Something Doc Thompson said the other day sent me down a dark abyss of contorted anger. He mentioned Roxanne Qualls, who was at a budget meeting he attended.
Roxanne used to be Mayor of Cincinnati, and I have some experience with politicians in that grand city hall. It was in that building that I learned at the early age of 25 the principles of politics. (Pictures referenced from Wikipedia. CLICK HERE to learn more.)
It was refreshing to hear Doc talk about his experiences with a city council member that gave him the cold shoulder at that budget meeting, when in fact that very same day, Doc had that council member on 700 WLW to explain how important his integrity was to him.
Doc’s comments were classic, and refreshing, because it confirmed in me that I am not alone in my experiences with politicians, and that at least one other person in the world had virtually the same opinion of them.
I sat in front of Roxanne Qualls in her large, opulent office while her staff worked outside the door and watched Qualls giggle smugly at my suggestion that she support lower taxes. Her look made me feel as if she were telling me, “you poor naive young man, you don’t understand that we’ve already made all the decisions. We only have the public meetings to facilitate the public into believing they play a part of the process.”
I learned much later that the technique used by virtually every politician is the Delphi Technique, or some variation of it. I received the same look when I explained to Todd Portune in his office how my idea for a non-alcoholic night club would benefit the pleas of desperate moms pleading with Cincinnati City Council to do something about the under aged drinking that was going on at the University of Cincinnati campus, specifically a nightclub called COOTERS.
A few weeks after my meeting with Mr. Portune the Corryville Business Association put pressure on the owner of the building I was trying to lease, and I couldn’t figure out for the life of me how they found out what I was up to. I knew they would be upset with my non-alcoholic nightclub idea, because back then, bars had to close at 2 AM. If I operated an establishment without a liquor license that would put a lot of pressure on the surrounding bar establishments that would lose some of their under-aged business to me, because kids under 21 don’t like the hassle of possibly being turned away, or getting caught with a fake ID, and I’d be able to stay open all night.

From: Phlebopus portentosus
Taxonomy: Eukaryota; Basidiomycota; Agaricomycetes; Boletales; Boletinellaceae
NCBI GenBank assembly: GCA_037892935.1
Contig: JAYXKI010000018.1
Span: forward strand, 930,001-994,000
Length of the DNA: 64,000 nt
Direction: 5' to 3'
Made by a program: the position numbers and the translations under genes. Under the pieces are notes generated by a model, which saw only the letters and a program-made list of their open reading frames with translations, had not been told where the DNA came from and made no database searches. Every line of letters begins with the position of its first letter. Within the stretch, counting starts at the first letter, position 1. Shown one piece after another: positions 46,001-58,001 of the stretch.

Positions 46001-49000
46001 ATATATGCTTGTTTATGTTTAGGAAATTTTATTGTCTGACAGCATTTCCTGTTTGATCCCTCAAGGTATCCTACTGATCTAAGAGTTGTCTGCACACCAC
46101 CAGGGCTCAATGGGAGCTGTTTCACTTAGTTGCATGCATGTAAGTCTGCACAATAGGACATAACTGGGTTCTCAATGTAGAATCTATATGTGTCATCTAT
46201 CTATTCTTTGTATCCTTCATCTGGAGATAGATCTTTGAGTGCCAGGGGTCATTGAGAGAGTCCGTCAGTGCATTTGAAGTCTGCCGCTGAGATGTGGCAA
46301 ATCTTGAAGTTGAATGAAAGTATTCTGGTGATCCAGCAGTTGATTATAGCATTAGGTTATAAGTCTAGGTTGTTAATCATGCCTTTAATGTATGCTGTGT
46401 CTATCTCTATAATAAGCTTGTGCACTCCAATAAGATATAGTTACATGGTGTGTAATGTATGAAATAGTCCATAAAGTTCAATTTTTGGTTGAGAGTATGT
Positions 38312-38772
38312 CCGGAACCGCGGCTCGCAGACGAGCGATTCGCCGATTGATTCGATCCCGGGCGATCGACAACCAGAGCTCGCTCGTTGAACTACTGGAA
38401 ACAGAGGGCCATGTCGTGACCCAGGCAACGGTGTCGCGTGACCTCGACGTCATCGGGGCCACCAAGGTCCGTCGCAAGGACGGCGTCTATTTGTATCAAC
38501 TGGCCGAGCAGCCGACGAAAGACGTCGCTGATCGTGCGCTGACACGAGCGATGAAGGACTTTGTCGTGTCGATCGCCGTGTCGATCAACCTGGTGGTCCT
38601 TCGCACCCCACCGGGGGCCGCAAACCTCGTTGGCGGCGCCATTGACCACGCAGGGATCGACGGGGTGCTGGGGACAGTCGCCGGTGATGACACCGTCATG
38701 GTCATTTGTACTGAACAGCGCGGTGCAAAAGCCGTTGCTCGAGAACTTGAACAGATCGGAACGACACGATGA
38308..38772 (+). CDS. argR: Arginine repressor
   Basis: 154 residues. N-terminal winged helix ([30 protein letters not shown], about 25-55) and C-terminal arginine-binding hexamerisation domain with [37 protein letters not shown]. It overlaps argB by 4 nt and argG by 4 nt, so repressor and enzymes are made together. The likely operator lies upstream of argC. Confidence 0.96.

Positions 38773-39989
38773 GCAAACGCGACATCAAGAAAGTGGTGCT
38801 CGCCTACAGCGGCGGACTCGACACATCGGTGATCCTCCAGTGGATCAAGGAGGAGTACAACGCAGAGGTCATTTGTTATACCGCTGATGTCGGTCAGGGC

But my business idea died as quick as it rose. I found out that Mr. Portune at the time, a council member was also the attorney for that nightclub. So it had to be him that tipped off the nightclub to what I was doing.
It was a hard lesson of the nature of politics. It struck me hard with disillusionment and anger at the process that crushed fresh ideas before they ever had a chance to move forward. You find in every council meeting across the nation, every trustee meeting, every school board, every state congress and senate, and each federal congress and senate is that same blank elitism that Doc described.